What Is Mica Shift?

Some examples of Mica Shift. Believe it or not, the surfaces are very smooth 🙂

This first is a faux wood technique using the mica shift effect

These 2 show the mica shift ghost imaging effect

This egg is covered with pinches of mica clay squished over the surface.

An explanation of the mica polymer clay may help you to understand. The metallic polymer clays are jam packed with teeny tiny particles of mica. When you condition the clay (using a pasta machine is the easiest way) and roll it out as a sheet it forces all the mica particles to lay down in the same direction. The sheet of clay will have a consistent color across the surface. When you disturb the surface of the sheet of clay by stamping, carving, combing, etc. the mica particles become misaligned (pointing in many directions). This misalignment of the mica is what we use to create the Mica Shift (some people call it ghost imaging).

I get the best mica shift when I use a stamp or texture with a deep etched design. I then use a sharp clay blade to shave off the raised areas of the clay. It takes a little practice to shave the clay evenly, but don’t fret. You are using one color of clay, so if you don’t like how it turned out just roll the clay into a sheet once more and try again. 🙂 Lastly, after shaving the sheet, run it through the pasta machine on a setting thinner than the sheet to smooth the surface out.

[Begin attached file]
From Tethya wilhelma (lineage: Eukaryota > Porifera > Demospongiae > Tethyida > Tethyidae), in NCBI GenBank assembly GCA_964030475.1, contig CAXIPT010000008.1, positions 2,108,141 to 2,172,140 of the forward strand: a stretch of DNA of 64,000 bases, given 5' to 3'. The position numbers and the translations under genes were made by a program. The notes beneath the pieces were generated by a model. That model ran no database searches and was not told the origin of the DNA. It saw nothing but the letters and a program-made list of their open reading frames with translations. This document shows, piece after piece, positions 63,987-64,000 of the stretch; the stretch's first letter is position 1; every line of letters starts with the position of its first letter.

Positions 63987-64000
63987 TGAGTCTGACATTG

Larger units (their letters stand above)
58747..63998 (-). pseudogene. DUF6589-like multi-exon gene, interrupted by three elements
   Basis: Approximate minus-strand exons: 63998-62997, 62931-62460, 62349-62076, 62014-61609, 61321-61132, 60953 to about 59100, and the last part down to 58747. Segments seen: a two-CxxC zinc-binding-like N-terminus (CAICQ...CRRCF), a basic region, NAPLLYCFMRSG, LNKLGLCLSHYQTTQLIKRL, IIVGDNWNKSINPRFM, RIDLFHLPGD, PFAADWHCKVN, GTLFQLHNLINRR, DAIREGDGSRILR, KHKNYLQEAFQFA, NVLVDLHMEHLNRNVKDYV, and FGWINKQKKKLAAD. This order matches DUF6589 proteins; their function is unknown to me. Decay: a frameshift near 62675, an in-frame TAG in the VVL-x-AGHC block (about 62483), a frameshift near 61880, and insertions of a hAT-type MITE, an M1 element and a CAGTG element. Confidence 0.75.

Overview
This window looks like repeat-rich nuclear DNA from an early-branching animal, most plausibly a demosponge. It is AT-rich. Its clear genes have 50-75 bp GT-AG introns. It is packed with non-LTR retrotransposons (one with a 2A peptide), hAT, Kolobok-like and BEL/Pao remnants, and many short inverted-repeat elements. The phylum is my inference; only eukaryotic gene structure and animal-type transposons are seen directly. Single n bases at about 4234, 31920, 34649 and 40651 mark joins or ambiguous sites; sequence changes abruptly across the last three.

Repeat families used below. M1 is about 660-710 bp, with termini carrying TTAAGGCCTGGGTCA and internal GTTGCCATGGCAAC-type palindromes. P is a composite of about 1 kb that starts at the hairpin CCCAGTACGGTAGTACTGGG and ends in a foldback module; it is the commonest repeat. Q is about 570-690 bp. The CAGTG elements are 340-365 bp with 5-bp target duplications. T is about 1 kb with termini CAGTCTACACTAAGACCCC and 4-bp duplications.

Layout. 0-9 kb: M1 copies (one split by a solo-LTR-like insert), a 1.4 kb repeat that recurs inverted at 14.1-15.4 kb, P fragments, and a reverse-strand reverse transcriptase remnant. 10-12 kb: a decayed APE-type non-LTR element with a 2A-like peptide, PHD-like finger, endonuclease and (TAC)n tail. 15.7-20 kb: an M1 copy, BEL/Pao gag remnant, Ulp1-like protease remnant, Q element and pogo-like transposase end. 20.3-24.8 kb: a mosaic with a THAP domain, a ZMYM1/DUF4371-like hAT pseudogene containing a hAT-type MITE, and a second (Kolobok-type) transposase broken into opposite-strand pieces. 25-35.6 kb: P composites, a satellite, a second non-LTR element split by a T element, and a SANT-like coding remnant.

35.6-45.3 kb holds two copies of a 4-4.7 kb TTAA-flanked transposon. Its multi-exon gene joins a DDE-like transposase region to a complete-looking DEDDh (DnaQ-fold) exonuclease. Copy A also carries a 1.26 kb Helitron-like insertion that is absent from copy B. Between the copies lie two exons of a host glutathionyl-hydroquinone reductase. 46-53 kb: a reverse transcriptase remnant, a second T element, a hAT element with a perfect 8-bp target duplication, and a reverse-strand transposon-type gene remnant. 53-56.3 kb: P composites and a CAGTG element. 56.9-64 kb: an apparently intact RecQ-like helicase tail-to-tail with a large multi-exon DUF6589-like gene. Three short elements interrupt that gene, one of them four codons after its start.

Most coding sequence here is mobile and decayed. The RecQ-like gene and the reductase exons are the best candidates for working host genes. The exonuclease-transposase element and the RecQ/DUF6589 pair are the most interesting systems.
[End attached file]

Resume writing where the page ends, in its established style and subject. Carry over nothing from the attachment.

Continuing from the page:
I have a mica shift tutorial online that is beginner level and no stamps are required. http://www.tonjastreasures.com/tutorials/basketweave.html

Great videos to buy or borrow:
1) Mike Buesseler – All-Polymer Metallic Clays (try your local clay guild for a copy, it’s out of print, but very worth the watch)
2) Grant Diffendaffer – ArtWay Studio: Marvelous Mica and Ghost Imaging

And a list of other online tutorials.

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Purchase your Polymer Clay books from my Amazon.com Associates Shop and save money. If you have Amazon Prime they ship free. http://astore.amazon.com/polcor-20